So, I thought, if obesity is causing cancer, as much as tobacco is, that’s a pretty convincing piece of the mortality story. And then I followed up the citations, and the sand ran through my fingers. Here are some problems:
- Just to begin with, the convergence of cancers attributable to smoking with cancers attributable to obesity is almost entirely attributable to the reduction in smoking. “By 2043 smoking may have been reduced to the point that it is no longer the leading cause of cancer in women” seems like a less alarming possible headline. Here’s the plot from the CRUK report:
- The report entirely conflates the categories “overweight” and “obese”. The formula they cite refers to different levels of exposure, so it is likely they have separated them out in their calculations, but it is not made clear.
- The relative risk numbers seem to derive primarily from this paper. There we see a lot of other causes of cancer, such as occupation, alcohol consumption, and exposure to UV radiation, all of which are of similar magnitude to weight. Occupational exposure is about as significant for men as obesity, and more amenable to political control, but is ignored in this report. Again, the real story is that the number of cancers attributable to smoking may be expected to decline over the next quarter century, to something more like the number caused by multiple existing moderate causes.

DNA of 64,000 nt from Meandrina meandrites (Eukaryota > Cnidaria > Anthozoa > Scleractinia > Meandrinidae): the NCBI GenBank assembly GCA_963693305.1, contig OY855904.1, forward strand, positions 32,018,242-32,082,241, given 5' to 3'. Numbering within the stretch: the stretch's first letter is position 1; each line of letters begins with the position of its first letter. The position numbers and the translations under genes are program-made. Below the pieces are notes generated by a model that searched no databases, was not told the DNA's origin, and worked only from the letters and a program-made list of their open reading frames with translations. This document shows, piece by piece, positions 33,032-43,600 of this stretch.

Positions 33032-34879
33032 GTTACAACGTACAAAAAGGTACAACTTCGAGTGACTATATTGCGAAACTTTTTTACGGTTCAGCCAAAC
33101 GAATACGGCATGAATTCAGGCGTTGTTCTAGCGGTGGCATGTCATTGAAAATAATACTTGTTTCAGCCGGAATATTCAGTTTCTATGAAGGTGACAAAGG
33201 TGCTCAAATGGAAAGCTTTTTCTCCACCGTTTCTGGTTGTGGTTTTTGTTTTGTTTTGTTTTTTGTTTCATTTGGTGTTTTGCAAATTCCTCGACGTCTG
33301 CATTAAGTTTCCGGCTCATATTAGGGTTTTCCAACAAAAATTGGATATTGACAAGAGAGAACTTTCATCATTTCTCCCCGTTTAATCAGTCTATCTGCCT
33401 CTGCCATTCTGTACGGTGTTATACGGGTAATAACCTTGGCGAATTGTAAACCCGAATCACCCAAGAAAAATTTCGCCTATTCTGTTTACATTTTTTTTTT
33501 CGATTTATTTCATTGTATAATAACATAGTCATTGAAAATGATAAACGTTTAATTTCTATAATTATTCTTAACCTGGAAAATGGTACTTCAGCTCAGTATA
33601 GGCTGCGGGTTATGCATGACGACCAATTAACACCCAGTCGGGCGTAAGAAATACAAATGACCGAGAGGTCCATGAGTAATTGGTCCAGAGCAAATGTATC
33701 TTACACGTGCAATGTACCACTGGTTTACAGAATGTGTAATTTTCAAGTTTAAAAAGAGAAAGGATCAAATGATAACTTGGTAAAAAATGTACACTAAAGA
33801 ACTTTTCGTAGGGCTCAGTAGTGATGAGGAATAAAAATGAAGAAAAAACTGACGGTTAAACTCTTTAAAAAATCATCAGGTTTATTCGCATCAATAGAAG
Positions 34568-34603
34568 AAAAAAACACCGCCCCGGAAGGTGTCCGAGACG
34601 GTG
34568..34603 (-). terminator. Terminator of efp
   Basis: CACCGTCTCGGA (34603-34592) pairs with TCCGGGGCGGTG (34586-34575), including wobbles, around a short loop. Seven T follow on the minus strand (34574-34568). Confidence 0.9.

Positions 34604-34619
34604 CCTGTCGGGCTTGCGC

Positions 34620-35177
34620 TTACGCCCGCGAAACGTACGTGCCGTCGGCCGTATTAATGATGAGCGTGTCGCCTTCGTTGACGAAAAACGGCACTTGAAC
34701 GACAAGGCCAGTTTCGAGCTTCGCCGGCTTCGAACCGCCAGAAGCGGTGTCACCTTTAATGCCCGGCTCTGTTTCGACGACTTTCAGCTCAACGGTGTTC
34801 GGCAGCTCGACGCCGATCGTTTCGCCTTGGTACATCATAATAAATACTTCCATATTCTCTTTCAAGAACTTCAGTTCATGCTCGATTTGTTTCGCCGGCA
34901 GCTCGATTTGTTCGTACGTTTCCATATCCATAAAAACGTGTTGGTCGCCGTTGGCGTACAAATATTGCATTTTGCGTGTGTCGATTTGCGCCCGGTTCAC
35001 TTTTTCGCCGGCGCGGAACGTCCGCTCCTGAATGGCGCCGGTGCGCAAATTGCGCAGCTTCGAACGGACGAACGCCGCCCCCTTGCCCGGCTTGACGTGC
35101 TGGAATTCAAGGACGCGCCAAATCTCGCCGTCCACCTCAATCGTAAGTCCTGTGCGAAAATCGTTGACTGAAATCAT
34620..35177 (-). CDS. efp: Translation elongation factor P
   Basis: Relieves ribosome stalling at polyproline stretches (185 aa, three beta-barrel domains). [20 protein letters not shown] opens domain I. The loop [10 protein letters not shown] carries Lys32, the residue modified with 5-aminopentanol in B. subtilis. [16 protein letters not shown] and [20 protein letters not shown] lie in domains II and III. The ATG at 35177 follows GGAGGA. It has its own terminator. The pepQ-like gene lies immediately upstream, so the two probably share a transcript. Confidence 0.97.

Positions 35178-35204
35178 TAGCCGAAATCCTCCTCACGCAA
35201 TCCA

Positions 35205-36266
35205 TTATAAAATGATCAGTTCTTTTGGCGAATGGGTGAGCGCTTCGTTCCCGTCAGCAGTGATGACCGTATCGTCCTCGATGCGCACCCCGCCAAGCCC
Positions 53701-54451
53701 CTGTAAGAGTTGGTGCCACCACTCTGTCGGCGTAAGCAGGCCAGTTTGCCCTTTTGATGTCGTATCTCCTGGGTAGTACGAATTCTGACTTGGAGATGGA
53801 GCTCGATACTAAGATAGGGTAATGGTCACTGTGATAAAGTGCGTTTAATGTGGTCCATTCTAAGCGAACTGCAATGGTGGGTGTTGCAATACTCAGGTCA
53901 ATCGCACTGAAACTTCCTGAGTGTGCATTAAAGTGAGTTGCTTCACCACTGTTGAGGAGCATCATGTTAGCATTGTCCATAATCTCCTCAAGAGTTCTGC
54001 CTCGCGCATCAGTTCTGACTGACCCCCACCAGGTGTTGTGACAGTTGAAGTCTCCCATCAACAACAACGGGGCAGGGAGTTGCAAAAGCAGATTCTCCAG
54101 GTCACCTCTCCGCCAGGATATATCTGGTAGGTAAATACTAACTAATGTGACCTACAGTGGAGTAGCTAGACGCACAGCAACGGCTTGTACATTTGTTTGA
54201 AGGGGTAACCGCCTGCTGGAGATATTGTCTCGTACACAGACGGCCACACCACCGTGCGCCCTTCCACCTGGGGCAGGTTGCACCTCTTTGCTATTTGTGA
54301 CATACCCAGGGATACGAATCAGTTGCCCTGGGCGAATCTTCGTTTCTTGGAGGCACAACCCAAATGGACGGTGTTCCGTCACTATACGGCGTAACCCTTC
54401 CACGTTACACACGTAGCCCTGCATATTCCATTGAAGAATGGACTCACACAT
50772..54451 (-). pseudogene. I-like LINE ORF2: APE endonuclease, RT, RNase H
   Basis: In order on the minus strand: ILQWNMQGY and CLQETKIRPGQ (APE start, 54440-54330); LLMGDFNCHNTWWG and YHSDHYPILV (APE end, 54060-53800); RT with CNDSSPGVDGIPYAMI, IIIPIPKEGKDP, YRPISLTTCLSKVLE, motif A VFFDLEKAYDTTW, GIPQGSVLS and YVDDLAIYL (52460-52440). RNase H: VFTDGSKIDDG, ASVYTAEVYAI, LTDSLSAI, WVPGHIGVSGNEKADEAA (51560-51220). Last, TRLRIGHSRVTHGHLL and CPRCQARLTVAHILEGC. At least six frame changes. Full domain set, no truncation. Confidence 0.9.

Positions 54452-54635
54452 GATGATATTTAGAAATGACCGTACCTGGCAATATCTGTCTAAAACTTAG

- Breast cancer makes up a huge part of women’s cancer risk, hence a huge part of the additional risk attributed to overweight, hence presumably makes up the main explanation for why women’s additional risk due to overweight is so much higher than men’s. The study seems to estimate the additional breast cancer risk due to smoking at 0. This seems implausible. No papers are cited on breast cancer risk and smoking, possibly because of the focus on British statistics, but here is a very recent study finding a very substantial increase. And here is a meta-analysis.